What It's Like Being Adopted
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Adoption Is More 'Normal' Than You Think

I know a love greater than DNA.

Adoption Is More 'Normal' Than You Think

I'm adopted. My wonderful parents adopted me from an orphanage in Dianbai, China when I was just 11 months old. I obviously don't remember that part of my life, but I was raised in Florida and later in Tennessee. I once heard someone say, "Heart ties are often stronger than blood ties", a quote I can fully attest to. You may think my upbringing differs from yours if you weren't adopted. While that may be true in some minuscule areas, I want to let it be known that adoption is more "normal" thank you think.

I used to be ashamed of being adopted. It's something I was proud of when was little but grew out of at some point during elementary or middle school. Maybe it started when we learned about DNA in science class, and I couldn't compare my physical traits to my parents as my peers could. (I just want to say, I have never felt incomplete in any way or wished I could meet my biological parents. I know other adoptees may feel differently, but this isn't the case for me.) Maybe it started when cruel kids would tell other kids, "You're adopted!" as a joke, as if that was the worst news any child could hear. (At least my parents chose me, thank you very much.) I've always felt loved in my home, regardless of how I got there. This along with growing in my personal maturity is likely what got me out of my adolescent phase of being embarrassed about being adopted.

I have more siblings than most people. I have two older brothers, my parents' biological children. My five younger sisters and I are all adopted from China. My parents do not differentiate between their biological children and adopted children. They don't introduce us to people at church or nosy people at the grocery store as their "adopted daughters." No, we are just their daughters. And we are sisters. Never have I introduced any of my siblings to a friend as my "adopted sibling." They are my brothers and sisters. I often get a laugh out of my mom making random people feel awkward for asking loaded questions. While they probably don't mean any harm, it's unnecessary to ask, especially in front of us. After all, we can hear and we do speak English. I've actually heard someone ask my mom before if we know we're adopted. Go figure. I'm sure the sight of my family raises many questions in people's minds. Part of the reason is likely because there are so many of us. It's not an everyday thing to see a large group of Asians, at least where I live. On top of that, my parents are white. Some people who can't help themselves come and ask my parents questions. Here's an example of a common conversation between my mom and literally any random person who wants to know our business:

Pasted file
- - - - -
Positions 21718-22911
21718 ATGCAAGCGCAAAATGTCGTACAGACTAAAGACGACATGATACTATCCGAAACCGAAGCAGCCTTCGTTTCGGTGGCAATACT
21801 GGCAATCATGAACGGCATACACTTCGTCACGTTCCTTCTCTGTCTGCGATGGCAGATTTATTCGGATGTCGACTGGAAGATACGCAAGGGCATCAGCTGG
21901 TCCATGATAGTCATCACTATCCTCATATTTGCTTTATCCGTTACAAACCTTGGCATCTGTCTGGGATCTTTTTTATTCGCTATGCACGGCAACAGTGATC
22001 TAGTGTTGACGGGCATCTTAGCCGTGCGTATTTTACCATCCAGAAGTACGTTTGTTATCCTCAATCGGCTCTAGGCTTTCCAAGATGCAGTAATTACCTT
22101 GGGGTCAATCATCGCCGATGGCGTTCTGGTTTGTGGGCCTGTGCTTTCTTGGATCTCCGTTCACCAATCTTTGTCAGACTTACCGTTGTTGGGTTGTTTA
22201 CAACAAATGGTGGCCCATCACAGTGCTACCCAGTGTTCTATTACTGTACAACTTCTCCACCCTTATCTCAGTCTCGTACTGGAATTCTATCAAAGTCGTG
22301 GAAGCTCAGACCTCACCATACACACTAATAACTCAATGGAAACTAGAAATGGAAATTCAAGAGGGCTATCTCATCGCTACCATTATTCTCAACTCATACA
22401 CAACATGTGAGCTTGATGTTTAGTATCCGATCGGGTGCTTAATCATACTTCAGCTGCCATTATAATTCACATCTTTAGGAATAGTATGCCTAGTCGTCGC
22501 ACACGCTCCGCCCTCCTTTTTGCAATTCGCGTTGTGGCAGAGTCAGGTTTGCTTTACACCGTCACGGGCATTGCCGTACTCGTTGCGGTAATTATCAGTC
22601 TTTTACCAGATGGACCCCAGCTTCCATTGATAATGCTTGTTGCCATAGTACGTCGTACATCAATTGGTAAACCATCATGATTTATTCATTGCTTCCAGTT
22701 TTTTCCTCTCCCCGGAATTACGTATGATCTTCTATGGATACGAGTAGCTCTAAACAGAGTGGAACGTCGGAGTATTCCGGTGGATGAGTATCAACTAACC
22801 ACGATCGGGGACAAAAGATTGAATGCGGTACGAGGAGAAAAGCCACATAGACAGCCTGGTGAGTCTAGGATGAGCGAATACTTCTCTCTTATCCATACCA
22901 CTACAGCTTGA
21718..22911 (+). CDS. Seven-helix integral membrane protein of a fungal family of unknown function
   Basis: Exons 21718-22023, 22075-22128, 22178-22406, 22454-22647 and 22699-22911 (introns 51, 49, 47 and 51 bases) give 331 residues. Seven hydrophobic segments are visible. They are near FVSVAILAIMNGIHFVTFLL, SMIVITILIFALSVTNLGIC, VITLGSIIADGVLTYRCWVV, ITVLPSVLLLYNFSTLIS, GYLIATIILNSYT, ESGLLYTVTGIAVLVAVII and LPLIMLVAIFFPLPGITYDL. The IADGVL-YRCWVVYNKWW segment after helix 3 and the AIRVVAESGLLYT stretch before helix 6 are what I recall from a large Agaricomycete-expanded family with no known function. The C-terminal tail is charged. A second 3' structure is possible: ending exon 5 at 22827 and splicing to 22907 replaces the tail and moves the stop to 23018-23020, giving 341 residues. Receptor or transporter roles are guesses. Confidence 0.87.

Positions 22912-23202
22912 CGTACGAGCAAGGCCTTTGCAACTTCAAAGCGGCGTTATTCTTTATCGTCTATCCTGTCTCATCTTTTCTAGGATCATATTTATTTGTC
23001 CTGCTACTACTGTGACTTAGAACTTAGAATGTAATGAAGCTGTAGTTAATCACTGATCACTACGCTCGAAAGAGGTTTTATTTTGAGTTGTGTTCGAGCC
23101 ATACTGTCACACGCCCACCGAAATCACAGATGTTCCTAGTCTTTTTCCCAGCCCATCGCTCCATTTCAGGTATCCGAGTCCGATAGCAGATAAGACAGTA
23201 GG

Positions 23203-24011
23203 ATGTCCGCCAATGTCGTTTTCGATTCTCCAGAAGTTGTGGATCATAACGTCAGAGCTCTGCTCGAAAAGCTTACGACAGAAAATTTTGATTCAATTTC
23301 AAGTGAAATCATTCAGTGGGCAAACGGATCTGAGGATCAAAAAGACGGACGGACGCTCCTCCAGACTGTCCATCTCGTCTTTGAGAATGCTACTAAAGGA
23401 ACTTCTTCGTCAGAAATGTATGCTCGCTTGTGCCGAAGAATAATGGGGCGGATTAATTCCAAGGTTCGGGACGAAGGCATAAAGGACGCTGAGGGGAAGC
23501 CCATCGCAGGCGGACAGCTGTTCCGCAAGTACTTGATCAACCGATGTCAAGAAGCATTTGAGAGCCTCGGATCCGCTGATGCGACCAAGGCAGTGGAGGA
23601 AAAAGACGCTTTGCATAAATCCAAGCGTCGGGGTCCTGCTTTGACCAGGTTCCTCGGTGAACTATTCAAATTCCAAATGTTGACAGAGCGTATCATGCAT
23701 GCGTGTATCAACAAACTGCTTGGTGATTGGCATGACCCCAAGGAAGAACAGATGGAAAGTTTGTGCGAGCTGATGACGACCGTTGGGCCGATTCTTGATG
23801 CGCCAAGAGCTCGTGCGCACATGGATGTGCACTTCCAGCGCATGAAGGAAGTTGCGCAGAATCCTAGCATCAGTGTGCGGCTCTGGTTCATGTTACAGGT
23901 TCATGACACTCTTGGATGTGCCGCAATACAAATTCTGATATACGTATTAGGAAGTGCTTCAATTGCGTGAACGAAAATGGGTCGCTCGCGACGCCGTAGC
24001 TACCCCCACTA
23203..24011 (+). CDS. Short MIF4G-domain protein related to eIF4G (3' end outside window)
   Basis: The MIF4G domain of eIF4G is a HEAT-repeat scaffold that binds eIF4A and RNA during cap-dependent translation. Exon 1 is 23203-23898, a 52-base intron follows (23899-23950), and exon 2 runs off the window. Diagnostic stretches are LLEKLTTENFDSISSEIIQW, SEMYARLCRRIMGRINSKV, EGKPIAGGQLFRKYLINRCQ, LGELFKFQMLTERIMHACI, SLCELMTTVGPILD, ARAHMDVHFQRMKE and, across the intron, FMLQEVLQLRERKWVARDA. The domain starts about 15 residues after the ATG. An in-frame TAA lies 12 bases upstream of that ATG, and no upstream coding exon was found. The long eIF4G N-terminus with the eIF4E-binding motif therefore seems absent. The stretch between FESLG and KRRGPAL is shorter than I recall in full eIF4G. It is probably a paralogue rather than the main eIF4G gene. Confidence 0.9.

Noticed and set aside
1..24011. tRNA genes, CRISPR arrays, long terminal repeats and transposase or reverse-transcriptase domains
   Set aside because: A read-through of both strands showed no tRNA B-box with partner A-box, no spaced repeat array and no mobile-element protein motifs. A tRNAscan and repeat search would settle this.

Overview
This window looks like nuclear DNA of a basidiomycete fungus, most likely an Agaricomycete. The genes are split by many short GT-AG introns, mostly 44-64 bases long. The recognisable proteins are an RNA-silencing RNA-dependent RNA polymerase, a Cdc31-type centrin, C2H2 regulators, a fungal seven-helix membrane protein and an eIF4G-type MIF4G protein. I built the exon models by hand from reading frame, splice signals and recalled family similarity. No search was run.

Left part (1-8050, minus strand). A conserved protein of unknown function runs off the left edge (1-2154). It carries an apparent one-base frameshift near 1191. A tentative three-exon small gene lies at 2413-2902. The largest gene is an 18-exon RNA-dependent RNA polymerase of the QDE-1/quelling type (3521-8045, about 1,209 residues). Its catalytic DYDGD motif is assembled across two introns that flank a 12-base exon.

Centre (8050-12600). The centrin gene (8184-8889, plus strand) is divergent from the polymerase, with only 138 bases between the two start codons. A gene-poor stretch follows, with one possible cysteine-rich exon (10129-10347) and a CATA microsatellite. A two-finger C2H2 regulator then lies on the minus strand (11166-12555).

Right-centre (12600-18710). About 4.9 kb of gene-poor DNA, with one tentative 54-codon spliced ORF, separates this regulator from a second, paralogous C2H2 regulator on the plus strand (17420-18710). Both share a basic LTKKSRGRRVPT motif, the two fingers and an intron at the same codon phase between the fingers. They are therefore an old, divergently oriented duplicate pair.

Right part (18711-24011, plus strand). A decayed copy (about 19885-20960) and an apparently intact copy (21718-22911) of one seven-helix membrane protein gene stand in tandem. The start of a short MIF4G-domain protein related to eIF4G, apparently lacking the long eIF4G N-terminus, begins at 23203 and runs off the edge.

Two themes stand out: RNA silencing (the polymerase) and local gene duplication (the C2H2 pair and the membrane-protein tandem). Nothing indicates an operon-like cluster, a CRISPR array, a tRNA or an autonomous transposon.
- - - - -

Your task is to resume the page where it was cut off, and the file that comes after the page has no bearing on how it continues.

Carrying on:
Person: Hi, I can't help but notice you all! They're beautiful. Are you their mother?

Mom: Thank you. Yes, I am.

Person: Ohh, that's great. Is your husband Asian?

Mom: No. :) (Pretty sure at this point they wonder if my mom had a crazy history with some Asian dude before my dad or cheated on him six times during their marriage LOL.)

Person: Oh, where are they from?

Mom: China.

Person: How nice, are they all sisters?

Mom: Yes, they're sisters.

Person: Are they...like...actual sisters?

Mom: Yes, they're sisters.

Person: So you adopted them all at the same time?

Mom: No.

Person: They're from different families?

At this point, my mom doesn't feel obligated to continue the conversation and explain our family history to some random person in Publix. I've learned the same thing. People will ask questions, but they're not entitled to me to explain something so personal.

When it comes to my relationship with my parents and siblings, even extended family, I'd say it's just like anyone else's. People have asked me before if I'm thankful my parents adopted me. While I am thankful, I do not think of myself as a rescue dog. I do not wake up and thank my parents every day for rescuing me from the horrible life I would have surely lived had I stayed in China or been adopted into a different family. On the other hand, my parents do not expect more of me or my adopted siblings. They don't expect extra gratitude from us because we are adopted as if we have no right to any of the blessings we have been given. It's not that the topic of adoption never comes up or my parents don't like to speak about it. We actually celebrate it! It's just as if you might celebrate when a family member was born. Our family doesn't think of it as "the day we rescued you", but "the day God blessed us with you." This is how it should be.

I have three wishes. My first wish is for adopted children to never feel ashamed of their adoption, no matter how old they were, and to never feel obligated to answer people's questions. My second wish is for the general public to see adopted families as normal families. A single unit, made of love that trumps DNA. My third wish is for parents to open their hearts to adoption. Whether you already have kids, are not able to have kids, or are just interested in adopting, go for it! You'll find that you love your adopted children no differently than you love those of your own blood. Adoption is such a pure form of genuine love. Such love should never be questioned--it should be normal, appreciated, and respected.

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This article has not been reviewed by Odyssey HQ and solely reflects the ideas and opinions of the creator.
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